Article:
Despite dramatic improvements, childhood lead exposure is an ongoing problem in the U.S. An estimated 0.5% of children had blood lead levels (BLLs) exceeding the reference level of 5 [micro]g/dL in 2013-2014, the level at which the Centers for Disease Control and Prevention recommends public health intervention should begin (Tsoi, Cheung, Cheung, & Cheung, 2016). Low-level lead exposure in childhood is associated with developmental effects such as problems with behavior and attention and decrements in IQ (National Toxicology Program, 2012; U.S. Environmental Protection Agency [U.S. EPA], 2013). As no level of lead exposure is thought to be safe for children, there is widespread agreement in the public health community that preventing lead exposure is critical for children's optimal health and development (Centers for Disease Control and Prevention [CDC], 2012).
In the U.S., efforts to prevent lead exposure in children have focused primarily on lead exposure in and around the home due to lead in house dust and in the soil from deteriorating lead paint (CDC, 2004). Though some public health experts have argued that drinking water is an important source of childhood lead exposure, there has not been coordinated state and federal action to address this issue (Renner, 2010). The U.S. Environmental Protection Agency (U.S. EPA) estimates that exposure to lead in drinking water could account for as much as one fifth of a person's total lead exposure (U.S. EPA, 2018). There is a growing understanding from a prevention perspective that it is important to control and minimize all sources of lead exposure in a child's environment, including from drinking water (Levallois, Barn, Valcke, Gauvin, & Kosatsky, 2018).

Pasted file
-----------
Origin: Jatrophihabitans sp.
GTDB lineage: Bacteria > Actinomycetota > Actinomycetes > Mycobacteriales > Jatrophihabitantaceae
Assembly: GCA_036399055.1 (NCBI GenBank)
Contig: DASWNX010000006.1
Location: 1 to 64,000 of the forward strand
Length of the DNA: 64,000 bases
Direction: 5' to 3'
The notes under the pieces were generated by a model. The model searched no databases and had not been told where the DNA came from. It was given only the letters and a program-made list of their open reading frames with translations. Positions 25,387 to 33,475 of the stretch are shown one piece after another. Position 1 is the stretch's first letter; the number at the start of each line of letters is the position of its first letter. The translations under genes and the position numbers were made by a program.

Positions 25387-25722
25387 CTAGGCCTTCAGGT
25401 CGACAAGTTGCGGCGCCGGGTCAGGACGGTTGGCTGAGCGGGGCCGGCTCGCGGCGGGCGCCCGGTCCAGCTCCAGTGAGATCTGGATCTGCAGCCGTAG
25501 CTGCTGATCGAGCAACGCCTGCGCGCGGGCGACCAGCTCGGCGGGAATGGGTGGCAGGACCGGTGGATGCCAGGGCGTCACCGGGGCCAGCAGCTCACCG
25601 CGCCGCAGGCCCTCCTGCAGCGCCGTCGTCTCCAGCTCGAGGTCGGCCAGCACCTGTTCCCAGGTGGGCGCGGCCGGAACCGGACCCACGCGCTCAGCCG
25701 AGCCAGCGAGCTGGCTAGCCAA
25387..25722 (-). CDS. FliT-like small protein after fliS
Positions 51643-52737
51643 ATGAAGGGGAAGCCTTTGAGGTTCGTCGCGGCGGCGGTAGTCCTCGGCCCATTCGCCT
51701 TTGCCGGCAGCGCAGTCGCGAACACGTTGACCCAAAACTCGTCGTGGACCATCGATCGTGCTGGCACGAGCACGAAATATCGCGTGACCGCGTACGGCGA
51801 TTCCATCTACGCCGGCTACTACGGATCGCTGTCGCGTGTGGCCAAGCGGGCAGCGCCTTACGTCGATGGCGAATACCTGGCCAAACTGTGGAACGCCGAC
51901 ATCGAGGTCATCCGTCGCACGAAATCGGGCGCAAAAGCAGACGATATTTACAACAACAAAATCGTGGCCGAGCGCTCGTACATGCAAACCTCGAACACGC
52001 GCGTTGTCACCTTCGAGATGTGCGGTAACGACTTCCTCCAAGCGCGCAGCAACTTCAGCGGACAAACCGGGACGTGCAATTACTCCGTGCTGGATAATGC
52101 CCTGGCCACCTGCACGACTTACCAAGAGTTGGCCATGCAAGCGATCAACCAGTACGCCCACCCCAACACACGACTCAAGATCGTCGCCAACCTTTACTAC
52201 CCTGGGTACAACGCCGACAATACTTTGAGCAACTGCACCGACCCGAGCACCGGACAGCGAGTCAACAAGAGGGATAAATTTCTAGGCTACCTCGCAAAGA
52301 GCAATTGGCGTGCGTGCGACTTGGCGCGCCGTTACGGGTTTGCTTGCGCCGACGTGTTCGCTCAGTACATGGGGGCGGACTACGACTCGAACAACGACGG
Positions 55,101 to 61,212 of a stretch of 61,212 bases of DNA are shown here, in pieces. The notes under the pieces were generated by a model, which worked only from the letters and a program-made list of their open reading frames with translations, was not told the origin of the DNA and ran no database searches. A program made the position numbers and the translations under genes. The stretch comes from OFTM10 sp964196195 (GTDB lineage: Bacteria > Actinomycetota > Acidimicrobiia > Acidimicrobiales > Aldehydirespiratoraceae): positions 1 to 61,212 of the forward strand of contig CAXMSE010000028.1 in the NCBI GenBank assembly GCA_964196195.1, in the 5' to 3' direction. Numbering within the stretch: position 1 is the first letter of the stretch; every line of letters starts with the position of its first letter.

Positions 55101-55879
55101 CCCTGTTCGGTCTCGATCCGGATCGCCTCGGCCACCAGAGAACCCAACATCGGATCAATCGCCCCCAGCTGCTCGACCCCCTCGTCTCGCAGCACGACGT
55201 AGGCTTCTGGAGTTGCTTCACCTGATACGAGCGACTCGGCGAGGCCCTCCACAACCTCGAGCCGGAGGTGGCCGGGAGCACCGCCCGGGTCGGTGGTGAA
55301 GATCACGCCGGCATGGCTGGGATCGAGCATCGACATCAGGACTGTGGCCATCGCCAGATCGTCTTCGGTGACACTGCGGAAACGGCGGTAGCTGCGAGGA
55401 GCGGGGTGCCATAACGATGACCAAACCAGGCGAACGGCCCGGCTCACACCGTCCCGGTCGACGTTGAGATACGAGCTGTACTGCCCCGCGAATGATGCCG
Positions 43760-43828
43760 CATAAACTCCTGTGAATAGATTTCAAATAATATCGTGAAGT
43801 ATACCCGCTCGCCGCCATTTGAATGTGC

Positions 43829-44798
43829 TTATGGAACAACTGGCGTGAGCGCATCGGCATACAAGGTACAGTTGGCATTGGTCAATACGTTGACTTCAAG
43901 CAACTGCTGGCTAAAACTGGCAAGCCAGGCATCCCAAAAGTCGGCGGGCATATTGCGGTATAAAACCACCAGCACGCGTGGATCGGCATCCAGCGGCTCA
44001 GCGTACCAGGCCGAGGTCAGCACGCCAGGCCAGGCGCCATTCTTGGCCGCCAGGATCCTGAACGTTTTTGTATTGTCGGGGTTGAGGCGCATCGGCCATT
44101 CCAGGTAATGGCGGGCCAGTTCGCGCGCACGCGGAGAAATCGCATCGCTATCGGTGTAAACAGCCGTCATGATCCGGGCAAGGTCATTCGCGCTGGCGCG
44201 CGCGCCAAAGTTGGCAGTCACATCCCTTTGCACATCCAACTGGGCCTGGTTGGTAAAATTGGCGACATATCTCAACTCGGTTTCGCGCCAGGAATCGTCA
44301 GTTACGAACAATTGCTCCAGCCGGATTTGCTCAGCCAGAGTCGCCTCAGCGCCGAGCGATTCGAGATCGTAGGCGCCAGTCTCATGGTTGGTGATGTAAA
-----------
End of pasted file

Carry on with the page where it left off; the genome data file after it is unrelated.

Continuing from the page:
Lead in drinking water recently has become a significant national issue as a result of the crisis in Flint, Michigan. In 2014 and 2015, growing resident complaints, independent water testing by researchers at Virginia Tech, and media attention brought the Flint lead crisis into public view. Many households in Flint were found to have lead in water above U.S. EPA's action level. An epidemiologic study comparing children's blood lead levels before and after the city changed its source of drinking water attributed increases in elevated blood lead levels among children in certain Flint neighborhoods to contaminated drinking water (Hanna-Attisha, LaChance, Sadler, & Champney Schnepp, 2016). The Flint crisis heightened awareness among professionals and the public that lead in drinking water might be a more widespread problem in the U.S. than previously acknowledged due to aging infrastructure and a history of using lead in solder, pipes, service lines, and fixtures.
Lead in Water Standards
In 1991, U.S. EPA set the action level for lead in drinking water at 15 ppb and required drinking water providers to take action to reduce lead in water if 10% of their tap water samples exceed this level. U.S. EPA's non-enforceable maximum contaminant level goal for lead is 0 ppb, in recognition of lead's toxicity and the public health imperative to prevent any lead exposure, particularly among infants, children, and pregnant women (U.S. EPA, 2018).
After water leaves the water treatment facility, lead enters drinking water typically from lead service lines, lead-containing solder, or through lead-containing fixtures such as faucets or bubblers. Water that is corrosive is particularly of concern, as corrosive water can contribute to more leaching of lead from pipes or fixtures (U.S. EPA, 2018).